The Fear of the Feminine: And Other Essays on Feminine Psychology (Paperback)
These essays by the famous analytical psychologist and student of creativity Erich Neumann belong in the context of the depth psychology of culture and reveal a prescient concern about the one-sidedness of patriarchal Western civilization. Neumann recommended a cultural therapy that he thought would redress a fundamental ignorance about feminine and masculine psychology, and he looked for societal healing to a matriarchal consciousness that forms the bridge between the feminine and the creative.Brought together here for the first time, the essays in the book discuss the psychological stages of woman's development, the moon and matriarchal consciousness, Mozart's Magic Flute, the meaning of the earth archetype for modern times, and the fear of the feminine. In Mozart's fantastic world, Neumann saw a true Auseinandersetzung--the conflict and coming-to-terms with each other of the matriarchal and the patriarchal worlds. Developing such a synthesis of the feminine and the masculine in the psychic reality of the individual and of the collective was, he argued, one of the fundamental, future-oriented tasks of both the society and the individual.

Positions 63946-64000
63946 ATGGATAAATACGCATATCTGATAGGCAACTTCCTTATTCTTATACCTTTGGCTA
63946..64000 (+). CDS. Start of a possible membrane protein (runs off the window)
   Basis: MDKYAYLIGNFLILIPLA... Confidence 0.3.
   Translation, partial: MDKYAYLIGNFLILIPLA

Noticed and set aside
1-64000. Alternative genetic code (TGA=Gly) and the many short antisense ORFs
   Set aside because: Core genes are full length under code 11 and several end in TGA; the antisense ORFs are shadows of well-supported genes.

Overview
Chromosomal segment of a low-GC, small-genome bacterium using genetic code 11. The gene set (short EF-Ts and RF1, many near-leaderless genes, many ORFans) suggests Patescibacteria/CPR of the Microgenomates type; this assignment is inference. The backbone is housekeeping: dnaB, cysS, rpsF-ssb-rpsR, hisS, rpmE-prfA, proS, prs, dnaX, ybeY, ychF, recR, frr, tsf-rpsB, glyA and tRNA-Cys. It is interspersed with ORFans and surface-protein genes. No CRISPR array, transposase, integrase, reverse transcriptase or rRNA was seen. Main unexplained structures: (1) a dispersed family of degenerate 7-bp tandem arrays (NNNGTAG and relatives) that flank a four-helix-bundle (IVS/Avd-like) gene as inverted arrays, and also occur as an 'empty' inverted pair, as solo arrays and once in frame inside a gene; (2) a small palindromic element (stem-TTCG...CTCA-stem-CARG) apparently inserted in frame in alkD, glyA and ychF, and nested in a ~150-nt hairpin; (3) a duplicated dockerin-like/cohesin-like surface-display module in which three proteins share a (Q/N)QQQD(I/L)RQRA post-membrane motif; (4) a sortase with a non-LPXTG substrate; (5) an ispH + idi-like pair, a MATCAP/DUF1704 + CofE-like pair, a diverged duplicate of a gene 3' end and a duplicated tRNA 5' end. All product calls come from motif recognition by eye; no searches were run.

About the Author
Erich Neumann was born in Berlin in 1905. A student of C. G. Jung, he practiced analytical psychology in Tel Aviv from 1934 until his death in 1960. Among his other works in Princeton's Bollingen Series are Amor and Psyche: The Psychic Development of the Feminine, The Origins and History of Consciousness, The Great Mother: An Analysis of the Archetype, and The Archetypal World of Henry Moore.